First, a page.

Which isn’t to say the poems in Stubble Archipelago don’t offer moments of unalloyed beauty. Here, for instance, is a “gloaming coral sky,” and elsewhere we’re invited to consider “a ripe / peach’s mystic authority.” Sensual pleasures abound, as in the sonic slurring of “Nestle up to night’s shelf,” lovely in its utter euphony. Confessional sentiments surface from the noise and catch the light. “Every novel I love is fragile,” Koestenbaum writes, though whether he loves them because they’re fragile, or they’re fragile as a result of his loving them, remains beautifully unclear.


For all of us, desire rarely achieves coherence. It tends, instead, to misarrange things, to engender slippages. As the collection draws to a close, misheard phrases and misreadings develop into a quiet motif. “Tarte aux pommes” is misheard as “tarte homophobe,” while “professor of sociology” is misread as “professor of apology,” “concentrated” as “castrated,” “financial advisor” as “funeral advisor,” “master craftsman” as “nastier craftsman,” and so on. The gesture is notational—the poem’s speaker is simply keeping track of his mistakes, registering uncertainty and the force of accident. As though the instability of language had leaked into the subconscious, dreams begin to preponderate as well. “Dreamt I drafted a tiny, three-chaptered Jewish book / about La Cérémonie / starring Isabelle Huppert,” one poem reads. Taken together, the poems in the book’s second half effect a loss of control, a ceding to the irrational and incidental. Precarity blooms, as in #30 “[The lamp competes]”: “Dreamt I watched John Ashbery do a three-point turn, / his Mini Cooper in / a tight parking lot / overlooking a gorge.”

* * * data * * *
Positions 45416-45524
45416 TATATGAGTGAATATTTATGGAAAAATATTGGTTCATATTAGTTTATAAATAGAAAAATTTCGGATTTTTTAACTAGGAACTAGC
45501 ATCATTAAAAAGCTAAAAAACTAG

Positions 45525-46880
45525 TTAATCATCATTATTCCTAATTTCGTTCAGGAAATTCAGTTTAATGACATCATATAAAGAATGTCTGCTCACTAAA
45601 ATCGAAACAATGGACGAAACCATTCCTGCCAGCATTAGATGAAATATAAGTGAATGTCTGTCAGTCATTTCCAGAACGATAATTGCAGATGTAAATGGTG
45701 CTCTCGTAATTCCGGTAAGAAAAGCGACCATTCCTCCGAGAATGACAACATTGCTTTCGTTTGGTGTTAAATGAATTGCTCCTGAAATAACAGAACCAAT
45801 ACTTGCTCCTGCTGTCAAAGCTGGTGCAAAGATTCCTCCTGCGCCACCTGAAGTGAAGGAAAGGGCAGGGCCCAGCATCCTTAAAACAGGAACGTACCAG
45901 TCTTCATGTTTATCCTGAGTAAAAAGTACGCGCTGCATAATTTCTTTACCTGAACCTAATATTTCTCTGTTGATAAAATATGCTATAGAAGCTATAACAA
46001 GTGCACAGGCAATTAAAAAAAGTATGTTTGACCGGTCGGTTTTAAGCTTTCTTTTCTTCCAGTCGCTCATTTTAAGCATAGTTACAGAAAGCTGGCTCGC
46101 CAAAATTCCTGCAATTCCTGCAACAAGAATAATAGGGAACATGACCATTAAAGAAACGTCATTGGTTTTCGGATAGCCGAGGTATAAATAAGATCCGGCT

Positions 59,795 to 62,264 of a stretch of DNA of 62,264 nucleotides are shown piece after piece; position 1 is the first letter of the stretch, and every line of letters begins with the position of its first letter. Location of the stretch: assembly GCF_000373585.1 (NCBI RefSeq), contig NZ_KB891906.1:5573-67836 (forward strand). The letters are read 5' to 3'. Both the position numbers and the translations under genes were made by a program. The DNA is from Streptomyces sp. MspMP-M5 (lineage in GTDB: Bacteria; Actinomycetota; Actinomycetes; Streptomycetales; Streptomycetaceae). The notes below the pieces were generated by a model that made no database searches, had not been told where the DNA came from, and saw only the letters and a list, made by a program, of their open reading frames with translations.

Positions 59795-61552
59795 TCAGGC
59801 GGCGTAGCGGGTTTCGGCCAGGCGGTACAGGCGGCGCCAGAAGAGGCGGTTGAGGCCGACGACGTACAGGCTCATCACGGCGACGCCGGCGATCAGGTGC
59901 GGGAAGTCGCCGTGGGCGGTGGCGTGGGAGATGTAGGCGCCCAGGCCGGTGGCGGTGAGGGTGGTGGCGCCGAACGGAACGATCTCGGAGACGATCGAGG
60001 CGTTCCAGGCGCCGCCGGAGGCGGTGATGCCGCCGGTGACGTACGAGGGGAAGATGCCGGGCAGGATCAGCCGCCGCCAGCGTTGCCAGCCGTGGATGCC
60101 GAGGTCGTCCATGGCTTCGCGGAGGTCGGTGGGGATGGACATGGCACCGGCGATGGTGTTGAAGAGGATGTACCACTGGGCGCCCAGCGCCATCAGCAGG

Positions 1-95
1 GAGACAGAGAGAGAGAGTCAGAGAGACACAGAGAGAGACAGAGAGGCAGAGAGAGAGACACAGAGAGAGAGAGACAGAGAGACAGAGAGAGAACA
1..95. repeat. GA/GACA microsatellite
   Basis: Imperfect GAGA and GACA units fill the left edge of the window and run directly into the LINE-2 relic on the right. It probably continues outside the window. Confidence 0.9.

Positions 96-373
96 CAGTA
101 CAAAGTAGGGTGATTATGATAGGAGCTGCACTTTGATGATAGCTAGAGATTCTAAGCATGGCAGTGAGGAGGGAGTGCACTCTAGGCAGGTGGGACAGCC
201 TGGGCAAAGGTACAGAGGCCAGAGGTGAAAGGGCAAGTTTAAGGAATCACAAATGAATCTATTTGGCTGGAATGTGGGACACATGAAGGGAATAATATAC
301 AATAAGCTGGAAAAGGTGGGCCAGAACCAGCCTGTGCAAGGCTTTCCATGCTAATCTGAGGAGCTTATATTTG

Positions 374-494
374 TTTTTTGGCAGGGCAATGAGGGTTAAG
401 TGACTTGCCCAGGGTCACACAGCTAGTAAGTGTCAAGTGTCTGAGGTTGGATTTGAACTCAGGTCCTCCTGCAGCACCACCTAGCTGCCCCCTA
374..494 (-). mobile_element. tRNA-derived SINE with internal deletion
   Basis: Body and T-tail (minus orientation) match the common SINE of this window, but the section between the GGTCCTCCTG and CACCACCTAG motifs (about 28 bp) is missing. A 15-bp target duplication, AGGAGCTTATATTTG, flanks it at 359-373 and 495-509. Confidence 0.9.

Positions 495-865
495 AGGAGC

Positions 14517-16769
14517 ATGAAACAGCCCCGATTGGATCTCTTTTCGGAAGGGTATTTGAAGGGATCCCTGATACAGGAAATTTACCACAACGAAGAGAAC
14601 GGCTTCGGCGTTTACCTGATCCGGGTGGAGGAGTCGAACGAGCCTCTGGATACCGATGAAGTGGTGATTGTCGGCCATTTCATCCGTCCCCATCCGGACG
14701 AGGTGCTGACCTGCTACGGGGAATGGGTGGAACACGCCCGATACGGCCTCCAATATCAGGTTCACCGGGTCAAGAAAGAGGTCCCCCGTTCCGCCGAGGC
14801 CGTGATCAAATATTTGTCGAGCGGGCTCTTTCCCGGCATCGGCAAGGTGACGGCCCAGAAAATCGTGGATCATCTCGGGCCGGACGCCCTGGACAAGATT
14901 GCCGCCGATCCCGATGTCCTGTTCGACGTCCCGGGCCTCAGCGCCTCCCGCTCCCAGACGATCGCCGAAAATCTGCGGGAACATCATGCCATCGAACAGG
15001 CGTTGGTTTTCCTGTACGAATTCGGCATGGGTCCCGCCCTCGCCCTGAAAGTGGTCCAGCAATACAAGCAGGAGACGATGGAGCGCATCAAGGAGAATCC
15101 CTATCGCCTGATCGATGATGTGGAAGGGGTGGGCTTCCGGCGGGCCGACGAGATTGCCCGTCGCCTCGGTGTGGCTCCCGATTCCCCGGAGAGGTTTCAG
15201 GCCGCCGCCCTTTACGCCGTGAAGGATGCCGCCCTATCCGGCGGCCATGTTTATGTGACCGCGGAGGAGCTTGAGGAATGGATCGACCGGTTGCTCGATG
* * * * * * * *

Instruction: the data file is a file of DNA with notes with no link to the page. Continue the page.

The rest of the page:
Though trance can be a hard state to define, instability and irrationality are among its key characteristics. To the extent that states of trance tap into the visionary and require a motion of “ecstatic surrender,” as Koestenbaum has written, they rob us of our agency, turn us into prophecy-sputtering fools. What the entranced gains is, of course, the vision itself, and the experience of a different kind of freedom—an associative state unbound by conscious norms. As far as language is concerned, this can produce verbal mania. Koestenbaum has described himself as an “obsessive erotomane,” an appellation that cuts to the core of his style. “In the past, I drifted off-topic to explore eroticism; now, I sneak away from eroticism’s falsely fixed topos,” he writes in My 1980s & Other Essays. “Wandering, I announce errancy as my new erotic imperative.”


The maniac finds signs everywhere he looks; the erotomane, in turn, finds eroticisms everywhere he looks. As far as eros requires an object, erotic errancy can seem like a contradiction in terms. Which brings us to a question Koestenbaum poses in Stubble Archipelago, roughly midway through the book:


Why, in trance, does white foam stream from possessed
mouths? Cotton, cornstarch,
saliva, fruit: simu-
lated aethereal cum-
cream-of-wheat écume.


It’s all a little jismy, but I take Koestenbaum’s central observation to be something a little more refined. Trance is that state when consciousness assumes the form of foam, a web of bubbles gleaming, each individual pocket of air a node of perception. You could do worse than this if forced to come up with a description of erotic mania. The erotomane, with each aria, diffuses himself into a libidinous froth; his love, his ardor, washes over the world, bursts, and is gone.

LARB Contributor

Bailey Trela is a writer in New York whose work has appeared in The Washington Post, The Paris Review, Commonweal, The Baffler, the Cleveland Review of Books, and elsewhere.